Blue sky after snowstorm

I’ve lived in New England long enough to notice that the day after a snowstorm is often sunny. Yesterday while the snow fell, the sky was dishrag gray, but this morning the sky was blue and cloudless: crystalline.

Backyard after snowstorm

These clear blue days after snowstorms always feel like a kind of consolation: Mother Nature’s way of apologizing. After you’ve hunkered down through the throes of a storm, you’ll be rewarded the morning after with perfect weather for digging out. Even if the day after a snowstorm is cold, the sun quickly gets down to the business of melting, so if you’re diligent about clearing most of the snow from your car, sidewalks, and other surfaces, the sun will take care of the rest.

Yesterday’s snow was wet and heavy, so today our neighborhood is dotted with downed branches and an occasional toppled tree. Wet and heavy snow is the most likely to take down power lines, but we weathered the storm without losing power. Today the trees around our house were particularly picturesque, with each twig highlighted with a bold stroke of white. Soon enough, the snow will fall from the trees and grow dirty underfoot, but today, our neighborhood looked like it had been slathered with a thick layer of white frosting.


This winter has been remarkably mild, so it’s almost a relief to have a bit of snow on the ground to brighten an otherwise drab winter landscape. A fresh blanket of snow is like a fresh coat of paint that reflects and magnifies the sunlight so many of us crave. A bleak winter landscape without snow looks stark and naked, but a layer of snow brightens everything it touches.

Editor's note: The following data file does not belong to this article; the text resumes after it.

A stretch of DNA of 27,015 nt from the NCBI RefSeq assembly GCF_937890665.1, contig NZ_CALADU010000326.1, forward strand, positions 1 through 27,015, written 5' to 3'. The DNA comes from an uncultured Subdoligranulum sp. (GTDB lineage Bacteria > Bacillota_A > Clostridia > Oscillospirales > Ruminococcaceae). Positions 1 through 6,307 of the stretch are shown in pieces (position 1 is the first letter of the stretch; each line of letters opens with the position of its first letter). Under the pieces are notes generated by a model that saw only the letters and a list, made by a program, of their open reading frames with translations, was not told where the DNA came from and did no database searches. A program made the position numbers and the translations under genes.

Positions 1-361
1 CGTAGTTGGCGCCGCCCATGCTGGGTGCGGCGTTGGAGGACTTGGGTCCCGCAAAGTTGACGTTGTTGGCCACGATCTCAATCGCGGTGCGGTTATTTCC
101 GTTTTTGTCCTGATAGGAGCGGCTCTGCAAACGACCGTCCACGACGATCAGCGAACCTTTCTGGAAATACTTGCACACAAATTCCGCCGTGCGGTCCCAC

Snow to go - March 9 / Day 68

We ended up getting 16 inches of snow in our latest storm, but I don’t think it will stay around for long. On Friday afternoon, after the flakes stopped falling, J and I kicked into our usual snow-removal drill, with J plying the snow-blower and roof rake while I shook snow from buried shrubs and trees, cleaned off my car, and shoveled the entrance to our backyard dog pen.


It’s a routine J and I have perfected after a series of big snowfalls, and after about two hours of work, we both were sopped with snow and sweat, with the reward of a clean driveway, clear sidewalks, and trees and shrubs that were standing upright rather than bent double under heavy snow. We’ve learned that the sun often shines bright after big snowstorms, so the sooner you can dig out, the sooner the sun will finish the job for you, melting away the remnants of snow you left behind.

Drive to the basket

Late Saturday morning, J and I parked our car in Newton Centre then walked the rest of the way to Boston College, where we had tickets for the last men’s basketball game of the season. The sidewalks on Beacon Street were un-shoveled for most of the way (as they had been after last month’s blizzard), forcing us to walk the edge of the berm/bike lane while cars zoomed past. The basketball game was a thrillingly close, come-from-behind victory, and by the time we walked back to Newton Centre, the city had plowed the sidewalks on Beacon Street–our tax dollars at work–and in places where the sidewalks had been plowed bare, they’d already baked dry in the March sun.

By the time we got home, our backyard Gorby, who had been buried the day before…

Buried again

….was already bareheaded in the sun.

After the snowstorm

I don’t think we’ll be ready for snowdrops and sandals by March 13, as we were last year…but a ten-day forecast filled with daytime temperatures above freezing means we won’t be blanketed in snow for long. In March, we take our snow to go.